Into the wilderness...
Trip Start Feb 12, 2011
49Trip End Jul 09, 2011
Map your own trip!
Show trip route
Where I stayed
wooden huts x3
The bus trip i left you with on the last entry drove us further along lake te anau (the lake is massive!) the weather was closing in and by the time we were dropped out on a boarded jetty in the middle of no where the rain and mist surrounded us. 40 people all raincoated up, backpacks on and no idea what to expect boarded the little boat that pulled up for us. A little speech from the captain pointing out all the places we could potentially trip over and then we were off. We had 30km to travel along the lake before we would be the furthest from civilisation I have ever been
After hoping the rain would have cleared further down the lake the captain then laughed and said well you just have to see milford in the rain, its the way its meant to be - welcome to one of the wettest places on earth.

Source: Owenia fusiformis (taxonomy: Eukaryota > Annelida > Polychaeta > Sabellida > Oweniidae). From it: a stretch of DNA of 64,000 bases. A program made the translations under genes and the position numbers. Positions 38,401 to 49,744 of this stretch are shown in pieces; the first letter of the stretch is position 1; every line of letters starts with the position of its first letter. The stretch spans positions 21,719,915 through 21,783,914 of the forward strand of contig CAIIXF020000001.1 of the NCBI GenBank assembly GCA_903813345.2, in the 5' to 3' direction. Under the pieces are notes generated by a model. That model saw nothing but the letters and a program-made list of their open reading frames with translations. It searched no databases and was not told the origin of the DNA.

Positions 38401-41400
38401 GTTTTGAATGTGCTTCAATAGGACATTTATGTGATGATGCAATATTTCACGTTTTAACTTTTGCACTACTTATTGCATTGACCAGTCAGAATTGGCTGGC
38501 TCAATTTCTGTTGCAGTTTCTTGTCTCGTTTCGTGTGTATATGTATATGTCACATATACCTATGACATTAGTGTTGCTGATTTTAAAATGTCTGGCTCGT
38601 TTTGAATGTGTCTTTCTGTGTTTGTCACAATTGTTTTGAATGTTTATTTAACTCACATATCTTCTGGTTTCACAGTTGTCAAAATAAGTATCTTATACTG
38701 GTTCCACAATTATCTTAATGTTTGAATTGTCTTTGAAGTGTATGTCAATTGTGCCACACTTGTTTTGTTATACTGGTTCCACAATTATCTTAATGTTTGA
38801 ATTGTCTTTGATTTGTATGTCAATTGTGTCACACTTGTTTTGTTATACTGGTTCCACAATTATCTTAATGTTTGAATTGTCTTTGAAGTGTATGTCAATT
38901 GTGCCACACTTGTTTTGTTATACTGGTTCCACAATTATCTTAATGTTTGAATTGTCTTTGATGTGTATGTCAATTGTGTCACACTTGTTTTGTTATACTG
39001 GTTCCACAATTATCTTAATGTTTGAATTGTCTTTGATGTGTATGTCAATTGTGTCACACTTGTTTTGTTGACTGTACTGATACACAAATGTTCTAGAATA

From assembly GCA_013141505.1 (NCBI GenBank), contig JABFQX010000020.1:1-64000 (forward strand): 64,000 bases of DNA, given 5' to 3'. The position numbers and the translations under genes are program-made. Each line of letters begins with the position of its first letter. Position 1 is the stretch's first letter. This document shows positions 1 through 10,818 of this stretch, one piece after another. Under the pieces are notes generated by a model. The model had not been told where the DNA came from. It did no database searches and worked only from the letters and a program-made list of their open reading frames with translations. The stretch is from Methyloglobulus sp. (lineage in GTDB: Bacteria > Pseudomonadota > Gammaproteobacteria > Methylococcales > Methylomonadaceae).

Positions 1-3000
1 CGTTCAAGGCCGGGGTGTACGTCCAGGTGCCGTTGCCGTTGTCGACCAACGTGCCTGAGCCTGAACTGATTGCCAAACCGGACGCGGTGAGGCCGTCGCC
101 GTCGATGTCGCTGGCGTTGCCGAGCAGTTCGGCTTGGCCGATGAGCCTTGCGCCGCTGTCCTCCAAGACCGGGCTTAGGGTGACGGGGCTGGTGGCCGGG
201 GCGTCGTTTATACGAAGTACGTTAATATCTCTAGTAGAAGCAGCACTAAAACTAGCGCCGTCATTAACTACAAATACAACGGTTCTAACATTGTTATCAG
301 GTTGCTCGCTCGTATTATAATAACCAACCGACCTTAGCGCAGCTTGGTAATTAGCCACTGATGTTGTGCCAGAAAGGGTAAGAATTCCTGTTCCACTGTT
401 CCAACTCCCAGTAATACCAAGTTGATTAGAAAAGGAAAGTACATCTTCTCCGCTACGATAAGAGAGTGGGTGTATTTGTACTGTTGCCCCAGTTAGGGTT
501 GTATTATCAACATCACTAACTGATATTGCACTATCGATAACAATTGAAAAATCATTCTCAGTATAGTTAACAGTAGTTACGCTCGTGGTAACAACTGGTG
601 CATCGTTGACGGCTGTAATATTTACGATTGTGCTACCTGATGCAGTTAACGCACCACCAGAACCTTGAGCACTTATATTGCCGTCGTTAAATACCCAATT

We climbed off the boat, stepped in and out of disinfectant buckets (they are determined to preserve this land and keep in free from disease!) set determined looks on our faces and headed into the forest. The first day was is some ways pretty easy, only 5km on a pretty well laid out path, but in the heaviest wettest rain I've ever seen i just hoped my bag would keep dry with its bag on and gave up trying to keep the rain off me. The forest was alive with the colour green, this may sound strange but it was so boyant, so many types of plants, to the side of the track that was all you could see, thick, dense, greenary, and smell the green in the air. we navigated around huge flooded areas of the path, balanced on logs, jumped when we could, crossed an awesome suspension bridge and before long just had to resort to wading through to get to the hut.
Their are two types of walkers on this track, the guided ones - they have everything carried for them, chefs cooking their meals, hot showers, flush toilets, and huts an hour before the other huts - those of the "freedom walkers" we were one of those